CBA Cooking 1

It occurred to me today while posting on another forum that I don’t really have regular dishes that I make, because one of the things I like most about cooking is the possibility for variety and tailoring what you eat to how you’re feeling. This week, for example, has been all about the asparagus and the role it can take in a fresh, cool but hearty salad. Asparagus and boiled egg on romaine, asparagus and feta in oregano-speckled scrambled eggs, asparagus, peach and goats’ cheese on a bed of sharp chard, rocket and sorrel. In January I would have told you without hesitation that all I planned to eat for the next month was casseroles and things with beans in. Two or three times a week I’d haul out my beloved orange ceramic Le Creuset casserole and absent-mindedly peel and dice swedes, carrots, onions and tatties and pop them in the oven with some cheap lamb, a pint of stock and a splosh of wine. Job done.

But throughout the year there are some things that I throw together when I haven’t been shopping or I can’t be arsed cooking – hence the title of the post. This will be the first in a series of posts about what I eat when I’m busy or tired or understocked or any combination. The first thing that comes to mind is papa wayk’u.

Papa wayk’u is, literally, boiled potatoes. Wayk’uy means ‘to cook’ in Quechua, but its Spanish equivalent is probably ‘cocer’ – to prepare something by boiling something in water. Papa wayk’u is what you eat in the Bolivian countryside to keep you going as a snack or a basic meal and it ranges from the basic to the delicious, when the potatoes have just been plucked from the ground and are boiled over a wood fire right there in the field. Eating an unpeeled potato is completely anathema, so although the potatoes are cooked in their skins one peels the papery peel off with one’s fingers before eating. They’re usually served with hard-boiled eggs and a simple onion salad, k’allu, which is made by slicing onions very thin, washing them in water several times to take away their sting, and combining them with chopped tomatoes, herbs and sometimes soft cheese.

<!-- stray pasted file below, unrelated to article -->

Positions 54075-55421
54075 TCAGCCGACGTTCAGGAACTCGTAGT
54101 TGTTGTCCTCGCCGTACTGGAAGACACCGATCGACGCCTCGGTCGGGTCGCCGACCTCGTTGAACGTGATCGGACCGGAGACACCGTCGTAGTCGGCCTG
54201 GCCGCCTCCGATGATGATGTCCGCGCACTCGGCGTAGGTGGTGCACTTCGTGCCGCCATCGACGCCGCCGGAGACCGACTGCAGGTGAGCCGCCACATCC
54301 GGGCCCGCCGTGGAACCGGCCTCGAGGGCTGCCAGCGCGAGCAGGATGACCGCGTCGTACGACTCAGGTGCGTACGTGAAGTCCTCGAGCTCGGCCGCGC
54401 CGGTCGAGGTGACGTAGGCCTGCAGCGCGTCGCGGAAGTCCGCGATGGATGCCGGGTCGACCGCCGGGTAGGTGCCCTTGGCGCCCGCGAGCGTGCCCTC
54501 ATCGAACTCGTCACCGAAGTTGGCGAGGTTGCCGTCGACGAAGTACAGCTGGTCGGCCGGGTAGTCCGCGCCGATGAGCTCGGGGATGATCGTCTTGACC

In London I don’t have the patience to make k’allu or to peel the skins off with my fingers – although that is kind of fun – but I still have the habit of eating lovely floury boiled potatoes with my fingers as a snack. I boil an egg in the same pan and assemble odds and bits to go with them – a bit of tomato, an anchovy or two or some slices of hard, tangy sausage. If there’s salad then that goes on the plate too. Then I shake up a basic vinaigrette – 3 parts oil, one part good vinegar, optional squashed garlic clove/mustard/honey/soy sauce/salt – and pour it over the potatoes. Nothing enlivens a boiled potato like the silky tang of oil and good balsamic vinegar.

Then I scoff them up quick and get back to whatever I was doing :-).

Published in: on June 7, 2010 at 3:15 pm  Leave a Comment  
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If You Go Down To The Woods Today

My housemate makes a lot of noise.  It’s her job.  Often I am lulled awake by the sound of scales being played on the French horn,  hymns on the piano, lovely Bach or the oddly charming farty sounds of the serpent.  But today in place of many of these came a series of excited monkey squeals. ‘Ooh, ooh, squee!’  she cried, ‘we found chicken-of-the-woods!’

Chicken-of-the-woods has tasty flesh and lives in trees.  So far, so avian.  However, it is a mushroom.  To be precise, Laetiporus sulphureus, an enormous deep yellow fungus that creeps along the shadowy crevices of  trees and drains them of their moisture until the tree eventually dies.  It tends to colonise patches of oak woodland and infest all the trees there.  Luckily, as infestations go, it’s one of the ones you can fry in garlic butter and have for lunch. (more…)